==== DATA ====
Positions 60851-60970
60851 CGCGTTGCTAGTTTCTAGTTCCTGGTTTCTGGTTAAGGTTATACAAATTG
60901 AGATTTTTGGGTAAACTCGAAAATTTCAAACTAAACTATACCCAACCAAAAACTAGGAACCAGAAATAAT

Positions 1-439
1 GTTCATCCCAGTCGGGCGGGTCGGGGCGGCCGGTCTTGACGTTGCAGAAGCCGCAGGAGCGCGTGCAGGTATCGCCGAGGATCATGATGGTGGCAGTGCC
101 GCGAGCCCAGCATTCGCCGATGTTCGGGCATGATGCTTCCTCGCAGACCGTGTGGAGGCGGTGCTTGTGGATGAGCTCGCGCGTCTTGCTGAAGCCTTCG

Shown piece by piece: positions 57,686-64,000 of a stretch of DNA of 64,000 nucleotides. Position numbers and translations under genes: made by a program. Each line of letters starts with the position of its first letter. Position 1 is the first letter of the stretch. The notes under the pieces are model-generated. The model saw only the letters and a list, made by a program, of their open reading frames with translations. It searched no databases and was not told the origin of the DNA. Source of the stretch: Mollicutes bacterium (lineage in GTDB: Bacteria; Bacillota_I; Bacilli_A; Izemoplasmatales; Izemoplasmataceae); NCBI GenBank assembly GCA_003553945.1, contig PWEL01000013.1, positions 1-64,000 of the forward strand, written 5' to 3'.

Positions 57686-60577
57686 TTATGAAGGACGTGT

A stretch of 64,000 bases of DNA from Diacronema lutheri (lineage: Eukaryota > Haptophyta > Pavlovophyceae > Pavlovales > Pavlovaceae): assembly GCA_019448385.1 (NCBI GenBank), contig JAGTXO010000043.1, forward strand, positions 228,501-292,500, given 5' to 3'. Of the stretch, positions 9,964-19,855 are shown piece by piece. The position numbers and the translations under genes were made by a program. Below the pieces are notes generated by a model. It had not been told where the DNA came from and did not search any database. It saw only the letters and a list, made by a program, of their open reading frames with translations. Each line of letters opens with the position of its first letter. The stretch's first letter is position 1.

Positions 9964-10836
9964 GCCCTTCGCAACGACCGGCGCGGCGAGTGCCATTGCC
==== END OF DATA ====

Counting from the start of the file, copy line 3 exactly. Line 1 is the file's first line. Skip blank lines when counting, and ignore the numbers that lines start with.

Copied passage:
60901 AGATTTTTGGGTAAACTCGAAAATTTCAAACTAAACTATACCCAACCAAAAACTAGGAACCAGAAATAAT